Figure 4. Average landscape irrigation ratios from before the Hillsborough County ET controller study began. These volunteers had some over-irrigation, but did not exhibit signs of excessive water use.
Diving into the numbers
Irrigation by the comparisons in Orange County decreased from historical trends (6.9 before the study, 4.3 during the study). Though the real reason is unknown, possibilities for the behavior adjustment include highly publicized droughts encouraging water conservation, awareness of being monitored for the study, or even repairing leaks discovered during their initial system evaluation. Implementing the technologies had a larger effect, reducing the LIRs to 2-3.3 (Figure 5). The additional education and programming was important for the SMS, reducing the ratio significantly from 2.9 (SMS) to 2.0 (SMS+Edu). However, all of these treatments are still well above a value of 1, which is the goal, so more savings are possible.
Figure 5. Average landscape irrigation ratios that occurred during the smart controller study in Orange County. The technologies were effective at reducing water use, but there’s room for improvement.
Smart technologies should be focused on homes that exhibit habitual excessive irrigation. In situations where marginal water savings are possible, such as in the Hillsborough County ET controller study, a soil moisture sensor with UF/IFAS recommended installation and programming is recommended. These sensors can be used in situations of deficit irrigation schedules whereas ET controllers can increase water use to maintain a well-watered landscape. Both technologies were effective when used in the right situations.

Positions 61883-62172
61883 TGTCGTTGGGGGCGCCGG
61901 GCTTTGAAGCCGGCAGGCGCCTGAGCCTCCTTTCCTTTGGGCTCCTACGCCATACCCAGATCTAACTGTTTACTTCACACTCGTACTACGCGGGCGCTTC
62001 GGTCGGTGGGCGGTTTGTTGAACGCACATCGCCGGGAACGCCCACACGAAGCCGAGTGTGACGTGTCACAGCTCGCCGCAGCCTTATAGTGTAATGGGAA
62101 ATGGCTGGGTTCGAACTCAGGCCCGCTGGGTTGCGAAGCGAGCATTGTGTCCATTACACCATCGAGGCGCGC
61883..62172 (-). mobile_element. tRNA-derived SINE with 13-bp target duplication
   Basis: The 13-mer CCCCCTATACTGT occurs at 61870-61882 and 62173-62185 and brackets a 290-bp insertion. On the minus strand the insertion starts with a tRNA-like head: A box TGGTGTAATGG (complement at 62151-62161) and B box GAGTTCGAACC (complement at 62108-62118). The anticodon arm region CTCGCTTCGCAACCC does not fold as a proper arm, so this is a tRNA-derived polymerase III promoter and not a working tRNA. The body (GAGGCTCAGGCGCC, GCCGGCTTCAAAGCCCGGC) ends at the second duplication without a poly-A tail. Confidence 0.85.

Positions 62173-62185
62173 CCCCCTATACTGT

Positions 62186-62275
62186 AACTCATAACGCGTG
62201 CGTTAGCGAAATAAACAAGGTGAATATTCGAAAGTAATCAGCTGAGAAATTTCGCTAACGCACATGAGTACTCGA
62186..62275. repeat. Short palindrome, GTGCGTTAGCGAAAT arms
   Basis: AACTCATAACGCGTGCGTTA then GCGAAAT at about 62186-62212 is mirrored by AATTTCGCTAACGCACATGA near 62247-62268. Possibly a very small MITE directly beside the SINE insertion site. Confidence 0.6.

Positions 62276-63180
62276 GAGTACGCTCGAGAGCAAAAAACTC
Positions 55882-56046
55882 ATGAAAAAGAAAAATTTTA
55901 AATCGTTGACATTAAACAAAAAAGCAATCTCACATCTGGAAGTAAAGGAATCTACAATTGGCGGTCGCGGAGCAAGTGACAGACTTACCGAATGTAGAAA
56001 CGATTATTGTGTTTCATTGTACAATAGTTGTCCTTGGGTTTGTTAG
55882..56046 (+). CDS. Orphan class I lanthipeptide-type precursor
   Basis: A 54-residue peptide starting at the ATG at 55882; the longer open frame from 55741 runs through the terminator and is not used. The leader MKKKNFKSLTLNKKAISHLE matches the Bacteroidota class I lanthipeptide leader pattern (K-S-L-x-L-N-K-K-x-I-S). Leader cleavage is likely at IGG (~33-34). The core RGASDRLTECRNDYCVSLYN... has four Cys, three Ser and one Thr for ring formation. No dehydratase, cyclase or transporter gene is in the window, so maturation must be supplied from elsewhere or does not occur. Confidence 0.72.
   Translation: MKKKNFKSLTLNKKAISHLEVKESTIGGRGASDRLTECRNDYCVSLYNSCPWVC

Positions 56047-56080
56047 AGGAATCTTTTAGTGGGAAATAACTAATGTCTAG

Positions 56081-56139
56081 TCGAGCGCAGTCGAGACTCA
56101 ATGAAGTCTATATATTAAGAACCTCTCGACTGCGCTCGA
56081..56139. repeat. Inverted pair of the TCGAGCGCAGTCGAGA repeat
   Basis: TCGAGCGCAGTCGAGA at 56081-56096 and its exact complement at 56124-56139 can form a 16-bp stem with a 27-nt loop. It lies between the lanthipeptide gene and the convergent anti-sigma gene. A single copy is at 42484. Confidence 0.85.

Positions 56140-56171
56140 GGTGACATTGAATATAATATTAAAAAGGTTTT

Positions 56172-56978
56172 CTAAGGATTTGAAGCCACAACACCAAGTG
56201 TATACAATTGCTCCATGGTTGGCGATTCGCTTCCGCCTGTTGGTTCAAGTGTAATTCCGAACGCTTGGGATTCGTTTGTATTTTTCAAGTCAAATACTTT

Thanks to Hillsborough County Water Resource Services, Tampa Bay Water, Orange County Utilities, Water Research Foundation, St. Johns River Water Management District, and South Florida Water Management District for providing the support to complete these projects. These studies were co-authored by Michael D. Dukes.
About the author:
Stacia L. Davis, Ph.D. is an assistant professor of irrigation engineering with the Louisiana State University Agricultural Center located at the Red River Research Station, Bossier City, LA. She studied the water conservation potential of smart technologies at the University of Florida prior to moving to Louisiana.